ST. PAUL, Minn. (CN) – The officer charged in the shooting death of Philando Castile now claims he saw Castile’s gun before firing seven bullets into his car during a traffic stop last summer, contrary to what the state says was his initial account of the incident.
St. Anthony police officer Jeronimo Yanez says he “indeed saw Castile’s gun” prior to shooting 32-year-old Castile in his vehicle during a routine traffic stop in July 2016. Yanez, 28, is charged with second-degree manslaughter and dangerous discharge of a firearm.
In a reply brief filed Tuesday, Yanez states that his use of deadly force was prompted by seeing Castile’s gun. In his previous reports, Yanez has stated that the “presence” of Castile’s gun drove him to use deadly force. Castle had told the officer he had a firearm just prior to the shooting.
Yanez’s brief was filed in Ramsey County District Court in response to Minnesota’s opposition to his motion to dismiss his case.
The state said in its Jan. 18 opposition memo that Castile never pulled the gun on Yanez nor threatened to do so.
“Defendant admitted in a tape recorded statement minutes after the shooting that he never saw a gun,” the memo states. “Even in his formal statement to investigators the following day, Defendant never claimed he actually saw a gun, but only he ‘thought [Castile] had the gun in his hand,’ which is inconsistent with his statement the night before.”
Moreover, the gun was still inside Castile’s deep right front pants pocket when other officers pulled Castile from the vehicle after the shooting, the state says.
But Yanez says he described what the gun looked like, the caliber and the color in his formal statement taken the day after the incident.
“The gun dropping out of Castille’s right pocket that night matched the description. And the shorts pocket wasn’t so ‘deep’ as to prevent the gun from easily falling out,” he argues.
He also claims that the gun was accessible and that Castile reached for it.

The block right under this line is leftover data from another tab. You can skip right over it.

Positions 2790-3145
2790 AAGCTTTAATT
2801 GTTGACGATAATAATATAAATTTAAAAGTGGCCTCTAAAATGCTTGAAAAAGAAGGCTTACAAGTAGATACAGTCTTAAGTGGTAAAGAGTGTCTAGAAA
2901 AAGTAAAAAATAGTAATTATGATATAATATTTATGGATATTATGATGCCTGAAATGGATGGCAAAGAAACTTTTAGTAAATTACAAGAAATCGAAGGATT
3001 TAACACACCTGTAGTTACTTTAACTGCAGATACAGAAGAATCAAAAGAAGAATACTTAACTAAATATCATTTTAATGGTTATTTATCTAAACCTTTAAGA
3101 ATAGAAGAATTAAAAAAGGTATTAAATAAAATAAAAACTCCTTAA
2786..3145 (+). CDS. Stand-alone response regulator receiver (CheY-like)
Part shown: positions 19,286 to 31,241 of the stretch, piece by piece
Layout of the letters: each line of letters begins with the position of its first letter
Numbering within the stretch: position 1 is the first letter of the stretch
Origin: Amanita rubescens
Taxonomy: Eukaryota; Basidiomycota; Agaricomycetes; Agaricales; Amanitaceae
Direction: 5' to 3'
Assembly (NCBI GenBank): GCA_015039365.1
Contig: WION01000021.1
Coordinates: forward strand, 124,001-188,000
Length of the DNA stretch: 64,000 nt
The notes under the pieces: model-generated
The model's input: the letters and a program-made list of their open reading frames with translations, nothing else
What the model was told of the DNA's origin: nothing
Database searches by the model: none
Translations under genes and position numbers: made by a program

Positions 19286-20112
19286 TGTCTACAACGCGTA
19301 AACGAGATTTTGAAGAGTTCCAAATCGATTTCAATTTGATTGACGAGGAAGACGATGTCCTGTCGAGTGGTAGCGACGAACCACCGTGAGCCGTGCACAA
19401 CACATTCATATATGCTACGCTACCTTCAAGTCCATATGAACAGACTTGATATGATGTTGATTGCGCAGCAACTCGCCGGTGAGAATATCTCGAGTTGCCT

According to the state, Joseph Kauser, an officer who was called for backup, never saw the gun despite his vantage point at the passenger side of the vehicle. And when asked if he was surprised that Yanez began shooting, Kauser responded, “absolutely,” the state’s memo says.
The state also says that Diamond Reynolds, a passenger in the vehicle, confirmed that Castile never pulled the gun out of his pocket.
Yanez refutes the claim, and says Reynolds was high on marijuana. The officer also argued that Castile’s use of marijuana “created his own risk.”
“He drove a car when he shouldn’t have, was high…and when asked to move his hands away from his gun, he refused,” the officer’s reply states. “Mr. Castile’s intervening, superseding act was in not keeping his right hand from that handgun, a pistol loaded and ready to fire.”
Claiming he had no duty of care to Castile because he was high, Yanez relied on State v. Back, a case where the defendant was a woman whose jealous boyfriend shot and killed another man whom she had been seeing on the side.
But Minnesota says Yanez’s case is different because Castile was killed by Yanez himself, not by a third party, and Yanez’s reliance on Back to suggest that a police officer never has a duty of care for a “narcotics addict” is untenable.
“Moreover, creation of such a rule would allow police officers to use deadly force against drug users with impunity, no matter how unjustified the use of force might be,” the state says.
Yanez suspected Castile of being involved in a robbery that occurred four days earlier. The officer said he had reason to stop Castile because his vehicle had a broken taillight.
The immediate aftermath of the shooting was live-streamed by Reynolds, who was a passenger in the car along with her 4-year-old daughter in the backseat.
The shooting spawned protests at the governor’s mansion and other parts of the country, including a demonstration in Oakland, Calif., that shut down an interstate for hours. Yanez was charged in November.
According to the Star Tribune, Ramsey County District Court Judge William H. Leary III will hear oral arguments in the case on Feb. 15.